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Drivers of Finished-Goods Inventory in the U.S. Automobile Industry

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  • Gérard P. Cachon

    () (The Wharton School, University of Pennsylvania, Philadelphia, Pennsylvania 19104)

  • Marcelo Olivares

    () (Columbia Business School, Columbia University, New York, New York 10027)

Abstract

Automobile manufacturers in the U.S. supply chain exhibit significant differences in their days of supply of finished vehicles (average inventory divided by average daily sales rate). For example, from 1995 to 2004, Toyota consistently carried approximately 30 fewer days of supply than General Motors. This suggests that Toyota's well-documented advantage in manufacturing efficiency, product design, and upstream supply chain management extends to their finished-goods inventory in their downstream supply chain from their assembly plants to their dealerships. Our objective in this research is to measure for this industry the effect of several factors on inventory holdings. We find that two factors, the number of dealerships in a manufacturer's distribution network and a manufacturer's production flexibility, explain essentially all of the difference in finished-goods inventory between Toyota and three other manufacturers: Chrysler, Ford, and General Motors.

Suggested Citation

  • Gérard P. Cachon & Marcelo Olivares, 2010. "Drivers of Finished-Goods Inventory in the U.S. Automobile Industry," Management Science, INFORMS, vol. 56(1), pages 202-216, January.
  • Handle: RePEc:inm:ormnsc:v:56:y:2010:i:1:p:202-216
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    File URL: http://dx.doi.org/10.1287/mnsc.1090.1095
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    References listed on IDEAS

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    Citations

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    Cited by:

    1. Barcos, Lucía & Barroso, Alicia & Surroca, Jordi & Tribó, Josep A., 2013. "Corporate social responsibility and inventory policy," International Journal of Production Economics, Elsevier, vol. 143(2), pages 580-588.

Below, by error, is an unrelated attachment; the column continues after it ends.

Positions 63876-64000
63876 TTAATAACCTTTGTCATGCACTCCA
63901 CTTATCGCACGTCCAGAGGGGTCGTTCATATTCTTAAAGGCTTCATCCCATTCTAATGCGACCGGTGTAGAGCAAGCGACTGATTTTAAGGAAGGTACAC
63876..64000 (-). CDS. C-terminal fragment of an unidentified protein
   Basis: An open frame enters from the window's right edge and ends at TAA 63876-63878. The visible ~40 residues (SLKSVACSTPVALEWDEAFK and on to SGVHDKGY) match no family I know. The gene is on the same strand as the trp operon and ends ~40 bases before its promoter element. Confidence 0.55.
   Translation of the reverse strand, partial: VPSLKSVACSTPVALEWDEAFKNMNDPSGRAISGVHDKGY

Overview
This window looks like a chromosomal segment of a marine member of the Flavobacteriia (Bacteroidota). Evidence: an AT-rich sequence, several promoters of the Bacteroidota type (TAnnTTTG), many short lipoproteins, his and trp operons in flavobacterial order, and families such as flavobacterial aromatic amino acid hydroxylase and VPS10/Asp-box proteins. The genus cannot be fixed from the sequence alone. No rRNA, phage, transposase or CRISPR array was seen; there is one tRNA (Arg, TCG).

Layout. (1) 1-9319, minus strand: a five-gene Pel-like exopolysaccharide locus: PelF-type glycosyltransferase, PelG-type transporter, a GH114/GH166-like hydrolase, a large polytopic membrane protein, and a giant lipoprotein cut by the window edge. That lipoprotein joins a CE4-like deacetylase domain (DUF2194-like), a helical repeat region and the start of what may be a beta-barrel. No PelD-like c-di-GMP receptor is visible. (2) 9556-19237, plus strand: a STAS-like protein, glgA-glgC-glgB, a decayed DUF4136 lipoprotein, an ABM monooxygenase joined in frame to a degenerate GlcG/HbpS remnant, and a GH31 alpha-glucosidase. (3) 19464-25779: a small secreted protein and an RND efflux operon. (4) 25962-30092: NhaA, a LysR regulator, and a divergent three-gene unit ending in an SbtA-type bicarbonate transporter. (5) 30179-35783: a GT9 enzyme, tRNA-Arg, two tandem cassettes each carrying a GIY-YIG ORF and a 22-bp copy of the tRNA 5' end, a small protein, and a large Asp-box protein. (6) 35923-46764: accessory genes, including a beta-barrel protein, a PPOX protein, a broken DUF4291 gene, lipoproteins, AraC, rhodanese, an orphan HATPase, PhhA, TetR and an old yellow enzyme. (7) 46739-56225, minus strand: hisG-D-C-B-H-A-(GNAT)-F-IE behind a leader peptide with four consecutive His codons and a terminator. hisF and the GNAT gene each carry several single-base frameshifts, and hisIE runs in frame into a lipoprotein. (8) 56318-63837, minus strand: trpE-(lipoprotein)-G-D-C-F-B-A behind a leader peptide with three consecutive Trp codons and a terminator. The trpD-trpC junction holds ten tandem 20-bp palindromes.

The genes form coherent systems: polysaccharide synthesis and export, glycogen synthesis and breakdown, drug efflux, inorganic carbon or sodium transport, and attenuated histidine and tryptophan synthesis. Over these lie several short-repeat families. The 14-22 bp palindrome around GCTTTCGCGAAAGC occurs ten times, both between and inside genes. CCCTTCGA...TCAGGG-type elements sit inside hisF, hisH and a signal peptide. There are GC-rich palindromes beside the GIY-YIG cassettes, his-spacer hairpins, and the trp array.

2. Chuang, Chia-Hung & Chiang, Chung-Yean, 2016. "Dynamic and stochastic behavior of coefficient of demand uncertainty incorporated with EOQ variables: An application in finished-goods inventory from General Motors׳ dealerships," International Journal of Production Economics, Elsevier, vol. 172(C), pages 95-109.
    3. Jose A. Guajardo & Morris A. Cohen & Serguei Netessine, 2016. "Service Competition and Product Quality in the U.S. Automobile Industry," Management Science, INFORMS, vol. 62(7), pages 1860-1877, July.
    4. Obermaier, Robert, 2012. "German inventory to sales ratios 1971–2005—An empirical analysis of business practice," International Journal of Production Economics, Elsevier, vol. 135(2), pages 964-976.
    5. Staeblein, Thomas & Aoki, Katsuki, 2015. "Planning and scheduling in the automotive industry: A comparison of industrial practice at German and Japanese makers," International Journal of Production Economics, Elsevier, vol. 162(C), pages 258-272.
    6. Chiang, Chung-Yean & Lin, Winston T. & Suresh, Nallan C., 2016. "An empirically-simulated investigation of the impact of demand forecasting on the bullwhip effect: Evidence from U.S. auto industry," International Journal of Production Economics, Elsevier, vol. 177(C), pages 53-65.
    7. Demeter, Krisztina & Golini, Ruggero, 2014. "Inventory configurations and drivers: An international study of assembling industries," International Journal of Production Economics, Elsevier, vol. 157(C), pages 62-73.
    8. Nepal, Bimal & Murat, Alper & Babu Chinnam, Ratna, 2012. "The bullwhip effect in capacitated supply chains with consideration for product life-cycle aspects," International Journal of Production Economics, Elsevier, vol. 136(2), pages 318-331.
    9. repec:eee:proeco:v:193:y:2017:i:c:p:148-159 is not listed on IDEAS

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